I dunno, I think you may be wrong here. If the cells of the body are bombarded by too much radiation, they are going to mutate or break down, which basically equates to damage. Cancer is basically a conglomeration of mutated cells if I'm not mistaken, so I do not see why sunlight could not cause cancer. I do not really know one way or the other, but that seems like a logical assumption that I just made.


have you noticed how animals dont get skin cancer? thats because they dont smoke cigarettes, use sunbeds or apply chemicals (cream) to their skin. lack of sun is far worse for our health than too much sun. if you dont believe me just ask joseph fritzl's children. i see what you mean about radiation but if that was true the whole of africa would have skin cancer


Animals do get skin cancer, if I remember correctly it is more common in pigs than humans. Lack of sun is bad, but the amount you need each day is measured in minutes. White people are more likely to get skin cancer than Blacks, Asians, and Latinos.


but pigs get taken all across the earth just to be farmed so we can eat bacon. so the chances are the pigs with the skin cancer are living in a place where a pig would never be without humans. for example australia, did pigs exist in a hot country like australia before english people went over and wanted bacon? does any animal living in its natural habitat get skin cancer?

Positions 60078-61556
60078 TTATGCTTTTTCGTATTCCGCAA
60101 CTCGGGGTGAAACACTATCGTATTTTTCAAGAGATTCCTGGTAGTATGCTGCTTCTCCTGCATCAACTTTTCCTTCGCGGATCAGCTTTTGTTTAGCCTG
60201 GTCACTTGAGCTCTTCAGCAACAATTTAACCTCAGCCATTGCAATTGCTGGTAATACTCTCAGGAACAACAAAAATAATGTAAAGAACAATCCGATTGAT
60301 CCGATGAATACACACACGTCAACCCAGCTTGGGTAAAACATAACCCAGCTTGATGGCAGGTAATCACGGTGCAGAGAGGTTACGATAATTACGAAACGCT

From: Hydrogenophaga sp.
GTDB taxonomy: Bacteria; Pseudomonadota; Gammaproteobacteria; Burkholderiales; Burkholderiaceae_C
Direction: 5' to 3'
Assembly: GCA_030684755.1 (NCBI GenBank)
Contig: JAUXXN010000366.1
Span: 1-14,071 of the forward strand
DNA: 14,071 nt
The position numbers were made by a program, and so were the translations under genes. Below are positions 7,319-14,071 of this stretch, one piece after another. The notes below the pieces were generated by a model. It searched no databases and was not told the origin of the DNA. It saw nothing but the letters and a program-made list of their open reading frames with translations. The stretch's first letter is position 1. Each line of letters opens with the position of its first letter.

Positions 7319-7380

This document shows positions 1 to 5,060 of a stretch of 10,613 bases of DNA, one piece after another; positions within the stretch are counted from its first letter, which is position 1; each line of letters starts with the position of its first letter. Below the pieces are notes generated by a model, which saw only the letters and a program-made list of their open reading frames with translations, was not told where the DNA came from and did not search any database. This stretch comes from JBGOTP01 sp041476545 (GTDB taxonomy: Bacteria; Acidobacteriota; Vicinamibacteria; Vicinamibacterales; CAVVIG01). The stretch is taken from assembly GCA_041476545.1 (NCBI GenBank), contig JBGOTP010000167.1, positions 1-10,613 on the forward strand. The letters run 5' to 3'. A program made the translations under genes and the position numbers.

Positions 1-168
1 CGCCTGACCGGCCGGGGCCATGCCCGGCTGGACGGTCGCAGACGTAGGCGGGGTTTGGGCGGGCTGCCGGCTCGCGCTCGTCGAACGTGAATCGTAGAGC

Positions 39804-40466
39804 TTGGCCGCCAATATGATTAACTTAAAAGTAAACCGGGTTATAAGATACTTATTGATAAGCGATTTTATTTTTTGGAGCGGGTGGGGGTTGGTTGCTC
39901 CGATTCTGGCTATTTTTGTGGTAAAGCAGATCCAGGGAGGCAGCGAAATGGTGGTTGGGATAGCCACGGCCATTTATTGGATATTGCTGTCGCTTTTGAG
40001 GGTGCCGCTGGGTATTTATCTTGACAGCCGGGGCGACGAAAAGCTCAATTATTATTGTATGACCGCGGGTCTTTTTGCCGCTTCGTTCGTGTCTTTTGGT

posted on Jan, 27 2013 @ 04:09 PM
link   
reply to post by ashley0113eezy
 


Animals in their natural habitat do get skin cancer but, fur does help alot in preventing it. In fact, it has been found in Whales and Dolphins. I do agree though that a poor diet does inncrease your risk of getting not just cancer but, alot of other diseases as well(that haven't already been connected to it).



posted on Jan, 27 2013 @ 06:20 PM
link   

Originally posted by Rezlooper

Originally posted by JiggyPotamus
I dunno, I think you may be wrong here. If the cells of the body are bombarded by too much radiation, they are going to mutate or break down, which basically equates to damage. Cancer is basically a conglomeration of mutated cells if I'm not mistaken, so I do not see why sunlight could not cause cancer. I do not really know one way or the other, but that seems like a logical assumption that I just made.